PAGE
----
The federal government’s assertion that Eli Lilly and Co. violated a program to offer low-income Medicaid and Medicare patients discounted drugs was tossed by the U.S. District Court for the Southern District of Indiana in a 65-page opinion, which also hinted that Congress needs to address the problems with the 340B Drug Pricing Program.
The Office of Civil Rights under the U.S. Department of Health and Human Services continues to enforce individuals’ rights to access their health information through its Right of Access Initiative. Through its initiative, OCR vigorously enforces individuals’ rights to receive copies of their medical records without facing overcharges.
In order to protect and encourage innovation in the pandemic response effort, both the secretary of Health and Human Services and the Indiana Legislature have enacted protections from liability for those making products aimed at helping in the fight against COVID-19.
The U.S. will protect gay and transgender people against sex discrimination in health care, the Biden administration announced Monday, reversing a Trump-era policy that sought to narrow the scope of legal rights in sensitive situations involving medical care.
The Biden administration on Wednesday began to undo a Trump-era ban on clinics referring women for abortions, a policy directive that drove Planned Parenthood from the federal family planning program and created new complications for women trying to get birth control.
A mother whose son was injured in a “traumatic” birth experience cannot proceed with her tort claims against the federal government because her claims were untimely, a divided panel of the 7th Circuit court of Appeals has ruled. A dissenting judge, however, warned of setting an “extraordinarily harsh” standard.
The state of Indiana has received federal approval to continue for 10 more years its Healthy Indiana Plan medical savings account that enrolls more than 572,000 low-income adult Hoosiers.
To put it mildly, the year of COVID-19 has been a time of uncertainty. That’s why a group of law professors, including two from Indianapolis, has been working since March to shine a light on the role the law plays in a national emergency.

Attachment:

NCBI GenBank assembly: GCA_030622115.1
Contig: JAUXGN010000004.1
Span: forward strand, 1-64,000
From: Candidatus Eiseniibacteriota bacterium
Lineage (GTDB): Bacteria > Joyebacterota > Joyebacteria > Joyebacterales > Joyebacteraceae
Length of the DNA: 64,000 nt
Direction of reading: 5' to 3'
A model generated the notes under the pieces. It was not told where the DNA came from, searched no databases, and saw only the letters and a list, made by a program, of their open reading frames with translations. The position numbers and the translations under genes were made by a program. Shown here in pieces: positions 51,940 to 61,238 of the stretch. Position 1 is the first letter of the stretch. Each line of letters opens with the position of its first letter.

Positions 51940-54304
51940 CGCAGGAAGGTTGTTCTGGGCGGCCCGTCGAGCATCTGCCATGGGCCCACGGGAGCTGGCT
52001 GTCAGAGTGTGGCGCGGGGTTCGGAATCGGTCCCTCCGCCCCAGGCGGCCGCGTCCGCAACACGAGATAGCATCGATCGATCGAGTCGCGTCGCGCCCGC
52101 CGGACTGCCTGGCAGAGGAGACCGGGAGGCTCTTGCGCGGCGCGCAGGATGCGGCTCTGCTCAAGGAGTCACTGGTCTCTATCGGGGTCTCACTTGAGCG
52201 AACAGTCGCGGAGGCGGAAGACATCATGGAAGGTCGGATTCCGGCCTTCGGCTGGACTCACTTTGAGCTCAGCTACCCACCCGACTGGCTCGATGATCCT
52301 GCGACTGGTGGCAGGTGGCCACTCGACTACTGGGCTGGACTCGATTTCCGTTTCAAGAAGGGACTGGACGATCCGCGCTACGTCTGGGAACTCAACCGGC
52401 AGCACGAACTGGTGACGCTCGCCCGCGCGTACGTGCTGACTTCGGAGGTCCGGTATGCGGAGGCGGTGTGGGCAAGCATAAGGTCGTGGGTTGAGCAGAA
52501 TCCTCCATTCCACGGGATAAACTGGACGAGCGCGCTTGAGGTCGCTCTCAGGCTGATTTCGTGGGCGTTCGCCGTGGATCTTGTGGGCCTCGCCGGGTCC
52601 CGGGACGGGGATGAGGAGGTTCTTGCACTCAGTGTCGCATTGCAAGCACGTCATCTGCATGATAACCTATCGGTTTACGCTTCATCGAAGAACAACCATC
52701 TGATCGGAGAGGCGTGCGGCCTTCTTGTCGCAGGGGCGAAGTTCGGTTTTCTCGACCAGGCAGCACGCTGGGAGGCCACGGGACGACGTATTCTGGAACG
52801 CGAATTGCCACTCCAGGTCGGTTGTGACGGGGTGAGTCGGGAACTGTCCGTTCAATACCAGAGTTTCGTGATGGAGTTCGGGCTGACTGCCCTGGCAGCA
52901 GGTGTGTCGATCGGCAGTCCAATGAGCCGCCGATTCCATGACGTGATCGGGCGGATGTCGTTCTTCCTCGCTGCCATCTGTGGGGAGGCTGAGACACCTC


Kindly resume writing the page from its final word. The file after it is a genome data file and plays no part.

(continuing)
As the coronavirus began its deadly march through the world, two well-respected American doctors identified a possible but seemingly unlikely remedy: Pepcid, the heartburn medication found on drugstore shelves everywhere. There were no published data or studies to suggest its effectiveness against the novel coronavirus. But that didn’t stop the Trump administration from granting a $21 million emergency contract that is now the subject of whistleblower complaints.
As coronavirus cases rise in more than half of the states, the Trump administration is urging the Supreme Court to overturn the Affordable Care Act. The administration’s high court filing Thursday came the same day the government reported that close to half a million people who lost their health insurance amid the economic shutdown to slow the spread of COVID-19 have gotten coverage through HealthCare.gov.
In a major legal setback for President Donald Trump on a high-profile consumer issue, a federal appeals court has ruled that his administration lacks the legal authority to force drug companies to disclose prices in their TV ads.
The Indiana State Department of Health on Wednesday said the number of presumptive positive cases for COVID-19 has risen to 10 in the state after the emergence of four more cases, including three cases in Johnson County.
Indiana has submitted a request for a 10-year extension of its Medicaid alternative program, the Healthy Indiana Plan, and still included is the suspended work requirement that was imposed on some enrollees in the public assistance program but is currently under review by the courts.
Indiana’s attempt to impose work requirements on some Medicaid recipients likely suffered a setback Feb. 14 when an appellate court ruled that similar mandates in Arkansas fell outside the core objective of the federal health care program.
The United States government has filed a complaint against Community Health Network, alleging the central Indiana health care system submitted false claims to the Medicare program. Community, however, is calling the claims “meritless.”
The US Supreme Court appeared likely Tuesday to rule that insurance companies can collect $12 billion from the federal government to cover their losses in the early years of the health care law championed by President Barack Obama.
The Trump administration on Wednesday proposed overhauling decades-old Medicare rules originally meant to deter fraud and abuse but now seen as a roadblock to coordinating better care for patients. Two former Indiana health care industry professionals are leading the proposed reforms.
A lawsuit challenging Indiana’s work requirements for Medicaid recipients, which according to the state’s own estimates would result in roughly 24,000 people losing health care coverage each year, was filed in federal court Monday.
President Donald Trump said Wednesday his administration will propose banning thousands of flavors used in e-cigarettes to combat a recent surge in underage vaping.